UPDATE (12:07 p.m. Monday): Nueces County commissioners voted to approve the recently amended joint cooperative agreement with the city of Corpus Christi, which keeps the City of Corpus Christi-Nueces County Public Health District intact by a vote of 4-1, with county judge Barbara Canales again being the only dissenting vote.
Corpus Christi City Manager Peter Zanoni released more information in a YouTube video on Friday about the new amended cooperative agreement to run the Corpus Christi-Nueces County Public Health District.
"We know that, initially, city council had voted unanimously to create a separate city health department," he said in the video. "However, since that vote back in October, we've been working closely with Nueces County Commissioners Court, who expressed some concern on them assuming the health district that would remain."
He said when those concerns arose, he and the city council were approached by commissioners about continuing on as a single unit.
"That has been the preferred model now for the last couple of weeks," he said.
This will be the fourth time the official city-county cooperative agreement governing the public health district has been amended since its creation in 1984.
In this iteration, Zanoni said the city will assume complete operational control of the public health district. Previously, certain positions answered to both city and county officials.
Under this new agreement, all employees will answer to city leaders.
He also reaffirmed that all staff will be required to reapply for their jobs, including high-ranking health district officials such as public health director Annette Rodriguez and assistant public health director Luis Wilmot. If rehired, employees who previously also fell under the county's umbrella no longer will, but the sick time and vacation time they had already accrued under the county's management will be honored by the city.
County health department workers possibly losing those benefits after becoming city employees is a concern for Nueces County Judge Barbara Canales.
"When we make the transition," she said. "Our goal is for our employees to be made whole financially and also for them to take with them those benefits that they have earned.”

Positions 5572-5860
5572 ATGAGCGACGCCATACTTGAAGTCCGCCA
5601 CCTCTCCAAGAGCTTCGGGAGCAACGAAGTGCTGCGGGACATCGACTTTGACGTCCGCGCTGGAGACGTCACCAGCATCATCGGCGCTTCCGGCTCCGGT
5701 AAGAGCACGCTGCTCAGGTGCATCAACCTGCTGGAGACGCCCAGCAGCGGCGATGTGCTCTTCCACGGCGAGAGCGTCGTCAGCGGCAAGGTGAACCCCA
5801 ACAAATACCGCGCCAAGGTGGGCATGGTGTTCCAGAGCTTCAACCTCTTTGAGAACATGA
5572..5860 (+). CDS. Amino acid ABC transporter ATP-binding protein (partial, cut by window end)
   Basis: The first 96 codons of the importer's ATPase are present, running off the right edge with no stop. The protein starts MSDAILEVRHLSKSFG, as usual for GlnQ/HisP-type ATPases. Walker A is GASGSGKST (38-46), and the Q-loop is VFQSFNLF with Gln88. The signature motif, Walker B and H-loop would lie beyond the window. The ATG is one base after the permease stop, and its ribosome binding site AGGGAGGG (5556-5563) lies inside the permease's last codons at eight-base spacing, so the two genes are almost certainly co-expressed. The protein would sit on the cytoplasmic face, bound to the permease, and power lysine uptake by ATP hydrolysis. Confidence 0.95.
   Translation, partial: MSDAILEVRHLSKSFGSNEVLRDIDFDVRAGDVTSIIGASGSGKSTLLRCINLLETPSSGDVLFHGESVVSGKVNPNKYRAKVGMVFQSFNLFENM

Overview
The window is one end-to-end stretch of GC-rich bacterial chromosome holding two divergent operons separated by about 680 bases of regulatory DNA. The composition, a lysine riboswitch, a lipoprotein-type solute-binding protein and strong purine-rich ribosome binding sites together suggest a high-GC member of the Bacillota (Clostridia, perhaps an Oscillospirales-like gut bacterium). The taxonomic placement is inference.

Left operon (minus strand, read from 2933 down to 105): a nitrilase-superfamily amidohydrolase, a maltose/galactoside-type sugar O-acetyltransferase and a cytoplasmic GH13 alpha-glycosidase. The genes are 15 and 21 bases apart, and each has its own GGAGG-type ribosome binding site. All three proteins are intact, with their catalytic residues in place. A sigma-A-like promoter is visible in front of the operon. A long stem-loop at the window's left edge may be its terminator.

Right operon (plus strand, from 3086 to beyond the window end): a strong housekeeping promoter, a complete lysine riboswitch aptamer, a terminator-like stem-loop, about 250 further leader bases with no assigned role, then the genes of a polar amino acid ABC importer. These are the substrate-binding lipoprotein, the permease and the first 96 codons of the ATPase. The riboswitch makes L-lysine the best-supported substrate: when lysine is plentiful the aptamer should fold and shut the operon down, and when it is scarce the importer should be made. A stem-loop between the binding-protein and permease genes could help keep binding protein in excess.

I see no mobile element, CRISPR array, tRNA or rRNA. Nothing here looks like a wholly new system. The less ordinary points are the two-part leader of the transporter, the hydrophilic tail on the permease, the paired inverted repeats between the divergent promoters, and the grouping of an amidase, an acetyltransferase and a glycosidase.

Zanoni also said state delegates, including Sen. Juan 'Chuy' Hinojosa and Sen. Todd Hunter, have been supportive of the transition.
"For better health quality and better work environment for the staff," he said.
He named a complex work environment as part of the reason why a split was needed, when the original vote happened in October.
"We have to do two groups of employees reporting to two different governmental entities that supposedly work side by side, although they have different pay structures, different holiday schedules, different bosses,” he said.
A system, which Zanoni said then, “causes dysfunction.”
It's a point Nueces County Judge Barbara Canales doesn't debate, but she said she believes the new agreement is more about control for Zanoni than trying to improve local public health.
Canales, who was the lone vote against the new agreement on either city council or commissioners court, met with 30 county employees Friday to discuss the changes.
She told anchor Pat Simon on Friday she has issues with the agreement's structure.
"The major sticking point is having county appointees reapplying for their jobs," she said. "In any way."
"So, we all have always agreed, Pat, that you want to transition either all to city or all to county. In this regard, we have decided to move all employees to the city, and that has a lot of implications: vacation, sick leave, retention pay, premium pay, investment and retirement, just to name a few. So, we had to make certain that we had all those protections."
She said she just wants to make sure employees who have been loyal to the county are protected.
"For me, I want them protected throughout the fiscal year," Canales said. "They have done everything for us and we don't want -- under the name of supposed efficiencies -- to be compromised or vulnerable in any way."
Under the new structure, city leaders — likely Zanoni — also will hold quarterly meetings with county commissioners to update them on the district's status, and every couple of years, the city and county can update the district's business model if they see fit.
A special commissioners court meeting is scheduled for Monday in order to finalize the new agreement, Zanoni said. Canales said finalizing the agreement could take as long as Tuesday or Wednesday.